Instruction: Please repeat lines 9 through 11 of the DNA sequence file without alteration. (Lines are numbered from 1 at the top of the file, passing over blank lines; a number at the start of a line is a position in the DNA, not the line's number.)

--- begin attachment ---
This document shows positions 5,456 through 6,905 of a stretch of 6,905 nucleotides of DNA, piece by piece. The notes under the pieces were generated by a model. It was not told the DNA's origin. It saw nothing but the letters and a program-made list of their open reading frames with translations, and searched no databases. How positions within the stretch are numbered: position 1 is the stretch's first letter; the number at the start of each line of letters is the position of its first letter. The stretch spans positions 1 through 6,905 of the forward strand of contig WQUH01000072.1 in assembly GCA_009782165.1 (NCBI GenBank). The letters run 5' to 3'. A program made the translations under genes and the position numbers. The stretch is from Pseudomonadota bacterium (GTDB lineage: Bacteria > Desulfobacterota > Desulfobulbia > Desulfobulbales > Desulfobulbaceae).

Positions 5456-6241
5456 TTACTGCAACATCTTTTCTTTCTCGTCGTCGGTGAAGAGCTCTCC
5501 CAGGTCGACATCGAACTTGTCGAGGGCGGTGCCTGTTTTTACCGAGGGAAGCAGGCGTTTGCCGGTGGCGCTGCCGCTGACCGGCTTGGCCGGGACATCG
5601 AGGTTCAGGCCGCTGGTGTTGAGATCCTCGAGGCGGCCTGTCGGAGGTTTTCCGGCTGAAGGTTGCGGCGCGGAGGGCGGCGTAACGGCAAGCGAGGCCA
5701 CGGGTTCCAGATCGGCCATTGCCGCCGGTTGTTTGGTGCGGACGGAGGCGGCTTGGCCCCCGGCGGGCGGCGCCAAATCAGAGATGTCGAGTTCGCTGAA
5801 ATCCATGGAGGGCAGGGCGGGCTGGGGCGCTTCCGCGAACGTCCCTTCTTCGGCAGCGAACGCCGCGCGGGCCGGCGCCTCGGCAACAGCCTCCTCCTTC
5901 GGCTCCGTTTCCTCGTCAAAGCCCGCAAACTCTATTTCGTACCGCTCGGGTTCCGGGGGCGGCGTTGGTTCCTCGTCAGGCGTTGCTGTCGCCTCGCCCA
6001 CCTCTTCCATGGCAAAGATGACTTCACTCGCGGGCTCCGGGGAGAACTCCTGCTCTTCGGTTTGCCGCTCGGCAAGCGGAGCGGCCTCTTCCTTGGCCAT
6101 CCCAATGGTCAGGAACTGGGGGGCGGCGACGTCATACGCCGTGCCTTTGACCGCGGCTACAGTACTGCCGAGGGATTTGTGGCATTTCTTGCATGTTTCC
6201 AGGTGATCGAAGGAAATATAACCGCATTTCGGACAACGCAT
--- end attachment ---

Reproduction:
6001 CCTCTTCCATGGCAAAGATGACTTCACTCGCGGGCTCCGGGGAGAACTCCTGCTCTTCGGTTTGCCGCTCGGCAAGCGGAGCGGCCTCTTCCTTGGCCAT
6101 CCCAATGGTCAGGAACTGGGGGGCGGCGACGTCATACGCCGTGCCTTTGACCGCGGCTACAGTACTGCCGAGGGATTTGTGGCATTTCTTGCATGTTTCC
6201 AGGTGATCGAAGGAAATATAACCGCATTTCGGACAACGCAT